Commentary  |
Vaccines

Nexelis, a Q2 Solutions Company, Measuring Immunogenicity and Vaccine Efficacy

Edited by Tom Cohen |
19 July 2022
Nexelis Principal Scientist, Annett Kleinschmidt, explains the company’s efforts in measuring bactericidal antibody response.

Oxford Global was delighted to host an excellent webinar from Annett Kleinschmidt, Principal Scientist at Nexelis, titled Bactericidal Antibody Response: Measuring Immunogenicity and Vaccine Efficacy. Kleinschmidt’s presentation outlined an assay technology for immunogenicity and vaccine efficacy based on the ability for antibodies to kill bacteria, specifically highlighting their work with meningococcus diseases.

Nexelis: a Q2 Solutions Company

Nexelis emerged as a spin off from GSK. Starting as NEOMED-LABS in 2015 they boasted a highly attuned knowledge of both industry and science, wrapped up in a pharma mindset. The company has grown over the past seven years, with key partnerships and acquisitions before joining the Q2 Solutions family in 2022. “Nexelis has grown into an industry leading laboratory for infectious disease,” said Kleinschmidt.

Kleinschmidt’s lab is located in Marburg, Germany and joined Nexelis in January 2021, expanding the company’s portfolio, and establishing a European vaccine centre. The lab has been experienced in designing assays and clinical testing of bacterial and viral infections in the vaccine field for over 20 years.

Neisseria Meningitidis Vaccination   

Neisseria meningitidis is a bacterium that is the main cause of meningitis and sepsis, both are serious and life-threatening diseases. Kleinschmidt said that “the disease can occur as sporadic cases, outbreaks, and large epidemics.” The bacterium presents as six disease-causing serogroups (A, B, C, W, X, and Y), five of which have vaccines available.

There are a variety of antigens used in meningococcal conjugate and protein-based vaccines. For serogroups A, C, W, and Y, the bacterium’s capsular polysaccharides are conjugated to proteins. Kleinschmidt pointed out that it is not so simple for serogroup B however, “it’s not possible to use the surface polysaccharides because the structure is so close to that of human neurons.” Therefore, vaccines developed for this serogroup instead use outer-membrane proteins or outer membrane vesicles.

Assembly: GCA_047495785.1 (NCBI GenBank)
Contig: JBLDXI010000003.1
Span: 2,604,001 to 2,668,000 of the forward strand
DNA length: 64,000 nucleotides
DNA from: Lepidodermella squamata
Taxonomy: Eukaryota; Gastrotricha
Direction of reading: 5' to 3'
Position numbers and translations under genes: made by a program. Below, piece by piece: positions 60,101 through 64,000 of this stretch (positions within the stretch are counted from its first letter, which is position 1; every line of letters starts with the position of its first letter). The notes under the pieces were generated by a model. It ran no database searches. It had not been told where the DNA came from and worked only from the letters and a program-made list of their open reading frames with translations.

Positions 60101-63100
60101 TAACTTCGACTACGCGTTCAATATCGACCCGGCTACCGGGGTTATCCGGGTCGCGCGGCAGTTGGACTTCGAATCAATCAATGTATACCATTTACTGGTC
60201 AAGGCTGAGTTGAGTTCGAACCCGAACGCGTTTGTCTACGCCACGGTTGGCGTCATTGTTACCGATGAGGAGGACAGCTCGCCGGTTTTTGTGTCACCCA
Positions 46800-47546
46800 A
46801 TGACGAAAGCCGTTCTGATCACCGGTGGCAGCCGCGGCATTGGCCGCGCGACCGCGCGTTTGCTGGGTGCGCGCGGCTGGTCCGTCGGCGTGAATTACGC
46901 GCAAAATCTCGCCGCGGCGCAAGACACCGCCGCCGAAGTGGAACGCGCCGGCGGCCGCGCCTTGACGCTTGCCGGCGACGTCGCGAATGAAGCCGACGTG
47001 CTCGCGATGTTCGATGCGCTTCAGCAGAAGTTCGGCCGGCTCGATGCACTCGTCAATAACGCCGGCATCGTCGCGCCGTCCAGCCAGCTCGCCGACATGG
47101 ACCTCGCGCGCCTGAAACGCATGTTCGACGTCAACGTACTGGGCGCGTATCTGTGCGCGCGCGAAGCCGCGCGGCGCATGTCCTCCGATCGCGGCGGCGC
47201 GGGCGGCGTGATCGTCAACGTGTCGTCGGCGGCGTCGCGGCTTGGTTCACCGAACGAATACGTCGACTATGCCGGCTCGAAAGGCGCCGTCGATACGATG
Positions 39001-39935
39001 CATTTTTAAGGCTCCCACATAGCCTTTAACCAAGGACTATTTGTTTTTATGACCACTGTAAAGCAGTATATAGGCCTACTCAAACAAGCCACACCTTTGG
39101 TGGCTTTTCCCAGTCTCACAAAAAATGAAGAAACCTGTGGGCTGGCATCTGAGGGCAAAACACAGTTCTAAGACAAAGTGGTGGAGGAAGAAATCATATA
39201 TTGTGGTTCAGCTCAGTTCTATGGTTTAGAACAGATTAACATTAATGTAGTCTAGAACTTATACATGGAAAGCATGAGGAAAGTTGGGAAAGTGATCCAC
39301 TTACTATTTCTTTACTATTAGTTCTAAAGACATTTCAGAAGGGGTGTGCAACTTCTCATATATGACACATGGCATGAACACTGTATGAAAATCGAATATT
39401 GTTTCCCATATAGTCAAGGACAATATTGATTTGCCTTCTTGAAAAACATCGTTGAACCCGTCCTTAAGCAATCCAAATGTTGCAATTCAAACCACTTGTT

The Importance of the Human Complement System

“N. meningitidis colonises the nasopharyngeal mucosal epithelium of up to 40% of the population without causing any signs of disease or sepsis,” Kleinschmidt explained. A combination of factors contributes to the development of clinical disease. These include the invasive potential of a strain and the lack of immune defences against the invading strain.

Importantly, a strain’s ability to establish disease in a patient is also impacted by its ability to evade killing by the complement system. “The complement system plays a major role in protecting against N. meningitidis,” said Kleinschmidt. Complement-dependent killing was demonstrated as important to antibodies’ protection against meningococcal disease by Goldschneider et al. in 1969.

Figure. 1 – Diagram outlining the complement cascade for the classical and alternative pathway

Serum Bactericidal Assay (SBA)

Serum bactericidal assay (SBA) is a method developed by Goldschneider during an outbreak of invasive meningococcal serogroup C at an army base. SBA measures the functional and specific antibodies against meningococcal bacteria. “It measures the ability of the antibodies to lyse bacteria in the presence of complement via the classical immune response,” added Kleinschmidt.